USA Today reported this month that Snapchat is now the preferred social network of teenagers, with the photo-sharing app Instagram a close second and their ancient predecessors Twitter and Facebook further back in the pack. What social network will be next? The adolescent years have always been challenging, but the combination of teens and social media has made childhood terrifying.
In American Girls, award-winning journalist Nancy Jo Sales sounds the alarm on what “it [really] feels like to be a girl in America today.” With smartphones and social media constantly attached to their bodies and lives, we’re all a long way from Kansas. But Sales spent 2½ years in 10 states interviewing more than 200 teenaged girls for her book, gaining access to their “secret lives.”
Ironically, the things kids do on social media aren’t secret. The Kardashian clan personifies the hypersexualized image-driven culture that our selfie-enslaved daughters must navigate. A 13-year-old confessed to Sales, “We’re on it twenty-four-seven . . . It’s all we do.” Such is the view of a texting teen trying to keep in touch for fear of being “disconnected.”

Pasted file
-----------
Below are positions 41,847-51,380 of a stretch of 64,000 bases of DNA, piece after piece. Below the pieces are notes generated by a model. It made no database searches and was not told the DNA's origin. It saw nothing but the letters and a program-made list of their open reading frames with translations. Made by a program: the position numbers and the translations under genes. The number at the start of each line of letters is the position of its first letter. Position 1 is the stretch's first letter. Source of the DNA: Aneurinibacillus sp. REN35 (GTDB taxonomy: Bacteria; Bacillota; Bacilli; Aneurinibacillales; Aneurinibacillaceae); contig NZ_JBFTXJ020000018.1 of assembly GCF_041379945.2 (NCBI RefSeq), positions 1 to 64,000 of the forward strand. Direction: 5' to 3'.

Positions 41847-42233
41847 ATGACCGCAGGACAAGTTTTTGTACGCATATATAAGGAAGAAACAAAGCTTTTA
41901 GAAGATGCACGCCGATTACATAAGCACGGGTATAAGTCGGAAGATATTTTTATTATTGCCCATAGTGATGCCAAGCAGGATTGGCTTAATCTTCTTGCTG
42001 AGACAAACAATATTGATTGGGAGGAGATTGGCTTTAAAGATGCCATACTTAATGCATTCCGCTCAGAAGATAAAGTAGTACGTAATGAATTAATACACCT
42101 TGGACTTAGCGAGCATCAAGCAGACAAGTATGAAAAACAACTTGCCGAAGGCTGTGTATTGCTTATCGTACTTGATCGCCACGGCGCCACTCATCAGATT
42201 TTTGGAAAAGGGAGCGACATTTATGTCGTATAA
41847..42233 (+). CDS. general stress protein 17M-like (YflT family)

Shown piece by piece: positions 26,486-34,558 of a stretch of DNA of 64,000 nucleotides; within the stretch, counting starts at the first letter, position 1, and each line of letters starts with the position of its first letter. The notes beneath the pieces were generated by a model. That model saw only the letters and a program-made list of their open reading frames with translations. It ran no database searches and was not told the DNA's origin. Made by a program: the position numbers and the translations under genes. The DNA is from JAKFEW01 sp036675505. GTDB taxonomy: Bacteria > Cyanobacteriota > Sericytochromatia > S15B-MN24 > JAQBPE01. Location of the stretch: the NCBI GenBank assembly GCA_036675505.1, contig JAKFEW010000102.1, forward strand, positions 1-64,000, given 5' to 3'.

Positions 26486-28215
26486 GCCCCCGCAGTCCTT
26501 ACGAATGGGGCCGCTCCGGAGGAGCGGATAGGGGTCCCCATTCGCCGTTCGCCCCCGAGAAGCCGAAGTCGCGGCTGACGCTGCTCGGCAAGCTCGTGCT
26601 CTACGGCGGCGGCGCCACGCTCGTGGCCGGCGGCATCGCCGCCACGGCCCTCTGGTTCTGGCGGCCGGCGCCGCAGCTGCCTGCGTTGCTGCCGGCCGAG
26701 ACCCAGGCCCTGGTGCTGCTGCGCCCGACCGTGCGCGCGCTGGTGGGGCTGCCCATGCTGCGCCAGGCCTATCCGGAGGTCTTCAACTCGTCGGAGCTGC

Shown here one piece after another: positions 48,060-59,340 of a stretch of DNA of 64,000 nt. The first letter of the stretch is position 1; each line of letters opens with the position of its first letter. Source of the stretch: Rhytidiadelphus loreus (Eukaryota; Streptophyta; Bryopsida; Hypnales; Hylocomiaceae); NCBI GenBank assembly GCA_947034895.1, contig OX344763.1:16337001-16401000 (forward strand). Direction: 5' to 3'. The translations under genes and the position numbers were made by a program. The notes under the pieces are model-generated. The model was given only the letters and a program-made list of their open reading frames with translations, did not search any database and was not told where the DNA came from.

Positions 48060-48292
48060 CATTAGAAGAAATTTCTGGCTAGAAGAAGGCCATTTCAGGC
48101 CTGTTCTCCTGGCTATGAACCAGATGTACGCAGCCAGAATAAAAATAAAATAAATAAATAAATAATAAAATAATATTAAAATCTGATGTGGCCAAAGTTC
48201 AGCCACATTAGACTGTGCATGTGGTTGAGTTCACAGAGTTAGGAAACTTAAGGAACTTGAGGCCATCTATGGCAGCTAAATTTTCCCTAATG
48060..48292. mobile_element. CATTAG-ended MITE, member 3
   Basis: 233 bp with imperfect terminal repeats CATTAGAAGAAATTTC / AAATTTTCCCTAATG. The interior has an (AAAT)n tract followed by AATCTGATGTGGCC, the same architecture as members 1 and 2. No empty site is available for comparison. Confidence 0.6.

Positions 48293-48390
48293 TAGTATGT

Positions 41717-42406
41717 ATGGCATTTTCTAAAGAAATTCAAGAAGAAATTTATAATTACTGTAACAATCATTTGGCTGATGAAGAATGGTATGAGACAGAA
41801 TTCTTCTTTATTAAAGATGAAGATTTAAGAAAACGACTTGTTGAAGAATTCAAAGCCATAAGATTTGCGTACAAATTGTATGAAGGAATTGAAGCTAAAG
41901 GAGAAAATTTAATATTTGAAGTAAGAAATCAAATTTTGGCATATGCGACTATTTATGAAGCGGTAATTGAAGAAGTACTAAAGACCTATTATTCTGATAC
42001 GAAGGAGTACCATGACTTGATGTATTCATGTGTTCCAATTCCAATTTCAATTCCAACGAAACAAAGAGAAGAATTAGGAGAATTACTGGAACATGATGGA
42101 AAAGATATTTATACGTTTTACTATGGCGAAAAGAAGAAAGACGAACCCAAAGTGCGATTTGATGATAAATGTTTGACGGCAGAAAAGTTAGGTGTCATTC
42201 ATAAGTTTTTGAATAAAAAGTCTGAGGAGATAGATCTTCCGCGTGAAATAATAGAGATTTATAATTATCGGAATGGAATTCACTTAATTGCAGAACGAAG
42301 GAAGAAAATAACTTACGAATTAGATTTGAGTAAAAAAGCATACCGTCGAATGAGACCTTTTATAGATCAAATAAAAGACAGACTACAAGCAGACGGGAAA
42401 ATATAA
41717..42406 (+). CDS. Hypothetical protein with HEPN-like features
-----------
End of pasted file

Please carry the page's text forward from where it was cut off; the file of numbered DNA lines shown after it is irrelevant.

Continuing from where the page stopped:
“The words ‘addicted’ and ‘addiction,’ ‘obsessed’ and ‘obsessing’ came up again and again in my interviews with . . . teenage girls as they talked about their use of their smartphones and consuming media and using social media,” writes Sales. She observes, “One of the things that continually struck me over the course of my reporting was the similarity of girls’ experiences on social media regardless of their race or background. The homogeneity of the technology and widespread use of the same apps seem to be creating . . . a certain culture.”
At times the book’s virtual testimonies are numbing. Sales tracks not only “tween” and teen anxiety and self-identity issues but also reveals an online world where sexting has replaced intimacy. It’s not by accident that while the subtitle says the book is about “teenagers,” there are few appearances by boys in the book. Sales blames the sexualization of social media on the rise of online pornography. In that world, the boys usually win and the girls always lose.
A 16-year-old told Sales, “Social media is destroying our lives.” But a friend confessed that without social media “we would have no life.” Sales’s solutions include changing the culture of social media by putting an end to cyberbullying and stopping the “exploitation and degradation of girls and all children online.”
There are no simple cures to recovering from this virus infection. Sales concludes with a simple but stunning observation: “The real world we inhabit together is the one that matters.” In the words of Matthew 11:15, “Whoever has ears, let them hear.” (Knopf)
About the Author
Robert N. Hosack is Executive Editor for Baker Publishing Group, and he is a member of Church of the Servant CRC in Grand Rapids, Mich.